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Telescopes to inventory growing 'space catalog'

January 5, 2014 Updated: January 7, 2014 at 12:30 pm
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photo - Air Force Academy physics professor Francis Chun shows visitors a telescope from the Falcon Telescope Network, at the academys' Department of Physics. (Air Force Photo)
Air Force Academy physics professor Francis Chun shows visitors a telescope from the Falcon Telescope Network, at the academys' Department of Physics. (Air Force Photo) 

The Air Force Academy's physics department is hoping a dozen small telescopes will change how the military looks at the sky.

The school is installing the robotic-controlled 20-inch telescopes on campuses around Colorado and the globe to form a network of eyes staring at the night sky. While the telescopes are relatively cheap - less than $200,000 each - working together they can accomplish huge things, said physics professor Francis Chun, who is running the project.

The biggest thing: tracking and identifying satellites and space junk.

"We are providing cadets the ability to track objects in the space catalog," Chun said.

The "space catalog" is the more than 20,000 objects circling Earth that are tracked by Air Force Space Command. They include bolts and booster rockets from 1960s space launches, modern satellites and unidentified objects.

Chun explained that one of the telescopes may generate a hazy view of objects in orbit. But the academy's network, expected to be complete by 2015, can use several telescopes to track the same item, building a richer picture of what's in space. The data is sent electronically to the academy.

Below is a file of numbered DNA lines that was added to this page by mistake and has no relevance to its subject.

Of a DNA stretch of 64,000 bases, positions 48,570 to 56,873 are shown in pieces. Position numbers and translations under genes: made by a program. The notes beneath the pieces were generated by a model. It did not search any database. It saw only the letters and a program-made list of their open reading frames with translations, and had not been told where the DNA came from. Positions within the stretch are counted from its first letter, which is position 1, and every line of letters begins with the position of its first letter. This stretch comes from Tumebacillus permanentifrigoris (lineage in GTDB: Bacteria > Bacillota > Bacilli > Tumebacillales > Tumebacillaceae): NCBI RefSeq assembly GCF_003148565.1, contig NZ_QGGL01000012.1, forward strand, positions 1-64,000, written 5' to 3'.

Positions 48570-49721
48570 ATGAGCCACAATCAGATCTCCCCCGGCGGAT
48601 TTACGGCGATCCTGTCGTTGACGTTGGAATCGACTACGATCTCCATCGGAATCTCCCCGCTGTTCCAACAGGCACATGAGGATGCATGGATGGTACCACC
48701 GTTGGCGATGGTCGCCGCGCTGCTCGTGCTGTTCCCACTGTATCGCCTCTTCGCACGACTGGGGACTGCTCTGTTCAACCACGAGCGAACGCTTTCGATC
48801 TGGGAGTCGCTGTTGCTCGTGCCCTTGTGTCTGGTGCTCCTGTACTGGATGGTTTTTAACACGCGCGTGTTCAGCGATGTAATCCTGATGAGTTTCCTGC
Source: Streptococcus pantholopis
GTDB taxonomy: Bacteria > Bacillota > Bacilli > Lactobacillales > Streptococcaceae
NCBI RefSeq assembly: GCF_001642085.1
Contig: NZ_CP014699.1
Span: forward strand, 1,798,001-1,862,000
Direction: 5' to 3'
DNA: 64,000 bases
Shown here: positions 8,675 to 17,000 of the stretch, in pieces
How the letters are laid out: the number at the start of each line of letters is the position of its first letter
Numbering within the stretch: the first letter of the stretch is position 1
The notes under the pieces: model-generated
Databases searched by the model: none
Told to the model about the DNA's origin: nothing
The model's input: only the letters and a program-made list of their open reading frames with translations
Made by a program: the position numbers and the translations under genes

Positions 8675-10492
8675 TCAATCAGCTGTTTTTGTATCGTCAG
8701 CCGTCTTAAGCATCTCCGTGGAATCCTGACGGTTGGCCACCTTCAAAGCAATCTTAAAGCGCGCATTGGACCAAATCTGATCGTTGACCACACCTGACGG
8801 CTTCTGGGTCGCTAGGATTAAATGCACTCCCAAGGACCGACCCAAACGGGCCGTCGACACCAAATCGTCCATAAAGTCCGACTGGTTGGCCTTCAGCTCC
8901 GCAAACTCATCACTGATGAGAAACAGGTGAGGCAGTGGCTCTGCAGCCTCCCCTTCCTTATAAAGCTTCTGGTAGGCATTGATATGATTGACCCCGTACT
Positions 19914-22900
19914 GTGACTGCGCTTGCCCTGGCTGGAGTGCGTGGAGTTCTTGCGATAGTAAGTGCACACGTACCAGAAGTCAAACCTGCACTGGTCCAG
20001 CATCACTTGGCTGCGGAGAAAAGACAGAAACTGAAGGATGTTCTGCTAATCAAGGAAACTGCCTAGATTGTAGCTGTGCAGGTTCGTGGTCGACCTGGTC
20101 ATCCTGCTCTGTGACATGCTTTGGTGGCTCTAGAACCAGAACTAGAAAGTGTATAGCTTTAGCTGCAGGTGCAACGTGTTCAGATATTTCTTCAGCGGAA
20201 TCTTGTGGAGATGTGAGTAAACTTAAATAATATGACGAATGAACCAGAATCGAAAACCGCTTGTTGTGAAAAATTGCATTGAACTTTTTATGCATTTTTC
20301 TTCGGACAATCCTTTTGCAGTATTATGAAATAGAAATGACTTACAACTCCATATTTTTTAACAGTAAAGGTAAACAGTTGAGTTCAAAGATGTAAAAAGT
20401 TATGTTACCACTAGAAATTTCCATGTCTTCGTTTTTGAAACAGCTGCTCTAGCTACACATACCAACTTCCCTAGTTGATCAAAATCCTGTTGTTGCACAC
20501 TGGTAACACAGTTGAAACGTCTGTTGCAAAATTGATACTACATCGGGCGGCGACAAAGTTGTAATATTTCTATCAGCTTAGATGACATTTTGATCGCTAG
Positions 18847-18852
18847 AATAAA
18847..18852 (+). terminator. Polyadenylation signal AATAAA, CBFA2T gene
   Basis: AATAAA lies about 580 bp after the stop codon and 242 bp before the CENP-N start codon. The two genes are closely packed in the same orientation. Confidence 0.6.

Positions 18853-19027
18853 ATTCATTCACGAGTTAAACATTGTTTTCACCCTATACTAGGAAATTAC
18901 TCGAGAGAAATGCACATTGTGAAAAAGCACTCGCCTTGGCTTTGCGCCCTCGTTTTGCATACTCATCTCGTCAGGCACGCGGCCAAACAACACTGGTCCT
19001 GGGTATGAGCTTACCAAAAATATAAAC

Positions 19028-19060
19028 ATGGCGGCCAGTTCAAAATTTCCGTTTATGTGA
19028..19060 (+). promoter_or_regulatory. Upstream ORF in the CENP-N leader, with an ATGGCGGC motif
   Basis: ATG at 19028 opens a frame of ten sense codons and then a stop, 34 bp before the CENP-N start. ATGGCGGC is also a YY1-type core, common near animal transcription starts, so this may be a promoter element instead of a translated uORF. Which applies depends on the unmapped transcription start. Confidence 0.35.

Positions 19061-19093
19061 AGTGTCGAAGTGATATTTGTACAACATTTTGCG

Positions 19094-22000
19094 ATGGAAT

The Air Force has expressed increasing alarm over the past decade as more nations have put satellites in orbit. Once the domain of the world's most powerful nations, now even the poorest nations are using space.

That makes avoiding collisions more difficult and also drives the Air Force to track an ever-increasing number of satellites. The satellites are invisible during the day and at night shimmer with reflected sunlight.

"They look like stars," Chun said.

By looking at the satellites through a number of telescopes, Chun said cadet researchers could determine what they're made of and why they were launched.

It's not a space-spying program. The academy is studying unclassified objects in space using information available to the public, Chun said.

The Air Force received grants to buy the telescopes and the academy's Colorado partners - Otero Junior College, Northeastern Junior College, Colorado Mesa University and Fort Lewis College - must provide facilities to house their telescopes.

When cadets aren't watching the night sky, the academy telescopes will be available for astronomy students and local school programs.

Other uses for the telescopes include searching the skies for incoming asteroids and observing planets circling distant stars.

Chun said installing 12 telescopes is a start for the program. "The sky is the limit."

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